Some useful pharmazooticals, now and in the future

Michael Paul Danckwerts


Animals remain an important source of drugs in the search for new medicinal compounds. Drugs from animal sources include insulin, pituitary hormones, vitamins, and antibiotics and biological agents, such as vaccines and immune serums. Insulin, discovered by Frederick Banting, was one of the earliest drugs to derive from animals. Today, a new drug called exenatide from the Gila monster’s spit keeps glucose blood levels steady, as well as ensuring weight loss in many patients. Many drugs, adjuvants and cosmetic substances derive from domestic animals, as well as wild ones. Premarin and gelatine, obtained from horses, are vital to our being. Hyaluronic acid, originally found in rooster combs, is a popular skin care ingredient, as well as a medicinal agent for osteoarthritis and eye surgeries. The venom and toxin from animals, like snakes, spiders, scorpions and insects, is extremely potent because it interacts with specific macromolecular targets in the body. Thus, it has been used as the lead compound in the development of novel drugs, such as natural adhesives used in surgeries, and to help to treat strokes, digestive disorders and gastric reflux disease. It may also be useful in treating and preventing cardiovascular disease. Cytarabine, obtained from the Caribbean sponge, is used in the treatment of acute myeloid leukaemia. Many new antibiotics are being developed from alligators and frogs which spend their lives in places that are teeming with infectious microbes.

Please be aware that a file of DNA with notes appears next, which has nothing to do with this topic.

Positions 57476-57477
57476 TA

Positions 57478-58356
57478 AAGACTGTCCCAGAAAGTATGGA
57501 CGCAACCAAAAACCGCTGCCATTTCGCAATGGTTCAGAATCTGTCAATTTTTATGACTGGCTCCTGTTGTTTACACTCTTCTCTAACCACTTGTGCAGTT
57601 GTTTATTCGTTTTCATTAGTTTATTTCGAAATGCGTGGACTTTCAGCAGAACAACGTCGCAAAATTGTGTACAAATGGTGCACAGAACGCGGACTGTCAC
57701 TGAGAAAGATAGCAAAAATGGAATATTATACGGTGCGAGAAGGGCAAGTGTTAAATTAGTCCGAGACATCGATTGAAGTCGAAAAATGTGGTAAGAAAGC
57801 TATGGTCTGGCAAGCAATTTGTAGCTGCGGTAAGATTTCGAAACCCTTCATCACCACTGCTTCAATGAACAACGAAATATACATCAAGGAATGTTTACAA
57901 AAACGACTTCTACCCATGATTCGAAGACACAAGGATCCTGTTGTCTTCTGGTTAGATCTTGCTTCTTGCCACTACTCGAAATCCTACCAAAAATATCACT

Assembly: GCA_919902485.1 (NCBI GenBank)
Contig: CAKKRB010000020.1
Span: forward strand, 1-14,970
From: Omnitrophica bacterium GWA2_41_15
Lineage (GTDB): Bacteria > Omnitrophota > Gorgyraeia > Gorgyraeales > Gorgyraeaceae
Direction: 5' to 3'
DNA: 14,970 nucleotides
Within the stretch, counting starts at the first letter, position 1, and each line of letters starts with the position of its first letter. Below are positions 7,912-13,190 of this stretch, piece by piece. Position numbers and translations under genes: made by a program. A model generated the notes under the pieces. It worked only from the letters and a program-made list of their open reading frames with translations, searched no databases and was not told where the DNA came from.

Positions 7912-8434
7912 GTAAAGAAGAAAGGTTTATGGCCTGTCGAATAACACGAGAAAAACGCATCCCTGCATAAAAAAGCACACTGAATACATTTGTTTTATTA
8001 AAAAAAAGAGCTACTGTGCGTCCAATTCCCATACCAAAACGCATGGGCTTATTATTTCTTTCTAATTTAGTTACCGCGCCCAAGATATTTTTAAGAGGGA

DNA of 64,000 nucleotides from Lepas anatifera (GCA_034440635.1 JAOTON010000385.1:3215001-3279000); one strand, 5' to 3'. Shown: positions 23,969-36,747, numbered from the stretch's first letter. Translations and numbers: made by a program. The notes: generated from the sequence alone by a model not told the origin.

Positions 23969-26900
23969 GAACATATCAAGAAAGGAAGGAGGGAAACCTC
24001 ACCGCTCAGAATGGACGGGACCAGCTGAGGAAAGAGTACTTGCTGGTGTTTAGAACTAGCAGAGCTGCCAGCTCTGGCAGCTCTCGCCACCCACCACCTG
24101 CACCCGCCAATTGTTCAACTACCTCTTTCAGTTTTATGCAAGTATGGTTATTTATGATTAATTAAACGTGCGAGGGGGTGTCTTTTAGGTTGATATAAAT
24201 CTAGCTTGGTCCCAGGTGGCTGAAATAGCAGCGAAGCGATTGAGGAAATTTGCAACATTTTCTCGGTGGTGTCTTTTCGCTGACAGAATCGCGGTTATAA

pharmazooticals, drugs, well-being, medicinal compounds

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